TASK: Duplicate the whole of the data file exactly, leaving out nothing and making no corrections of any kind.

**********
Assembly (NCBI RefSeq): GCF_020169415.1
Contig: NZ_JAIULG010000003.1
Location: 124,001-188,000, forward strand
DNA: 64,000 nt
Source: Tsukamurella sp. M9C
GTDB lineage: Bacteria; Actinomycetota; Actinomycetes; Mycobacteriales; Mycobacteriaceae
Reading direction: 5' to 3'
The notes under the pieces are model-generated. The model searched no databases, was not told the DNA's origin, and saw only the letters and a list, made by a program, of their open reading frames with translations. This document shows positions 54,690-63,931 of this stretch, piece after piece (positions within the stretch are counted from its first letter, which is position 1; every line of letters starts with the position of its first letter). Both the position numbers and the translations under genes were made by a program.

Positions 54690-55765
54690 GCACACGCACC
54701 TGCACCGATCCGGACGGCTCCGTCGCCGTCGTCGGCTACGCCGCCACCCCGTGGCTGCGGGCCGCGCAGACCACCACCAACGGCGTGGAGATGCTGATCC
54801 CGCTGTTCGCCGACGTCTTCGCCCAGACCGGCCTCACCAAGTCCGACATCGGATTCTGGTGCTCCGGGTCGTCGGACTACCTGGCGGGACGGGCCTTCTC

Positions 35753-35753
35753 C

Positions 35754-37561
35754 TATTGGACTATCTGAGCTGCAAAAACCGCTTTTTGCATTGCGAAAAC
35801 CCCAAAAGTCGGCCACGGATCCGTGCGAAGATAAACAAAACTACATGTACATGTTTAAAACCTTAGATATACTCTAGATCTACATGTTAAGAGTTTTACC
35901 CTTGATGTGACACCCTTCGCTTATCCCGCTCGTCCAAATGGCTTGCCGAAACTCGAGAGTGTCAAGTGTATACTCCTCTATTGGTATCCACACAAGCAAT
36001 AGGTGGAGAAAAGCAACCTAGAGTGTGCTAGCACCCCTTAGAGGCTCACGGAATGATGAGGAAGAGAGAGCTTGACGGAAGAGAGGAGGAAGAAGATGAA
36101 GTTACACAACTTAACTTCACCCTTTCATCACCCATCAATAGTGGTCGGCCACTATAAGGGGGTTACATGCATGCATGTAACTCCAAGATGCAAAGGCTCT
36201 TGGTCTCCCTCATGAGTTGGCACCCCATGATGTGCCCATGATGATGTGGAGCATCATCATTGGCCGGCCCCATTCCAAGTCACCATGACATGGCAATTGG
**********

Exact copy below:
Assembly (NCBI RefSeq): GCF_020169415.1
Contig: NZ_JAIULG010000003.1
Location: 124,001-188,000, forward strand
DNA: 64,000 nt
Source: Tsukamurella sp. M9C
GTDB lineage: Bacteria; Actinomycetota; Actinomycetes; Mycobacteriales; Mycobacteriaceae
Reading direction: 5' to 3'
The notes under the pieces are model-generated. The model searched no databases, was not told the DNA's origin, and saw only the letters and a list, made by a program, of their open reading frames with translations. This document shows positions 54,690-63,931 of this stretch, piece after piece (positions within the stretch are counted from its first letter, which is position 1; every line of letters starts with the position of its first letter). Both the position numbers and the translations under genes were made by a program.

Positions 54690-55765
54690 GCACACGCACC
54701 TGCACCGATCCGGACGGCTCCGTCGCCGTCGTCGGCTACGCCGCCACCCCGTGGCTGCGGGCCGCGCAGACCACCACCAACGGCGTGGAGATGCTGATCC
54801 CGCTGTTCGCCGACGTCTTCGCCCAGACCGGCCTCACCAAGTCCGACATCGGATTCTGGTGCTCCGGGTCGTCGGACTACCTGGCGGGACGGGCCTTCTC

Positions 35753-35753
35753 C

Positions 35754-37561
35754 TATTGGACTATCTGAGCTGCAAAAACCGCTTTTTGCATTGCGAAAAC
35801 CCCAAAAGTCGGCCACGGATCCGTGCGAAGATAAACAAAACTACATGTACATGTTTAAAACCTTAGATATACTCTAGATCTACATGTTAAGAGTTTTACC
35901 CTTGATGTGACACCCTTCGCTTATCCCGCTCGTCCAAATGGCTTGCCGAAACTCGAGAGTGTCAAGTGTATACTCCTCTATTGGTATCCACACAAGCAAT
36001 AGGTGGAGAAAAGCAACCTAGAGTGTGCTAGCACCCCTTAGAGGCTCACGGAATGATGAGGAAGAGAGAGCTTGACGGAAGAGAGGAGGAAGAAGATGAA
36101 GTTACACAACTTAACTTCACCCTTTCATCACCCATCAATAGTGGTCGGCCACTATAAGGGGGTTACATGCATGCATGTAACTCCAAGATGCAAAGGCTCT
36201 TGGTCTCCCTCATGAGTTGGCACCCCATGATGTGCCCATGATGATGTGGAGCATCATCATTGGCCGGCCCCATTCCAAGTCACCATGACATGGCAATTGG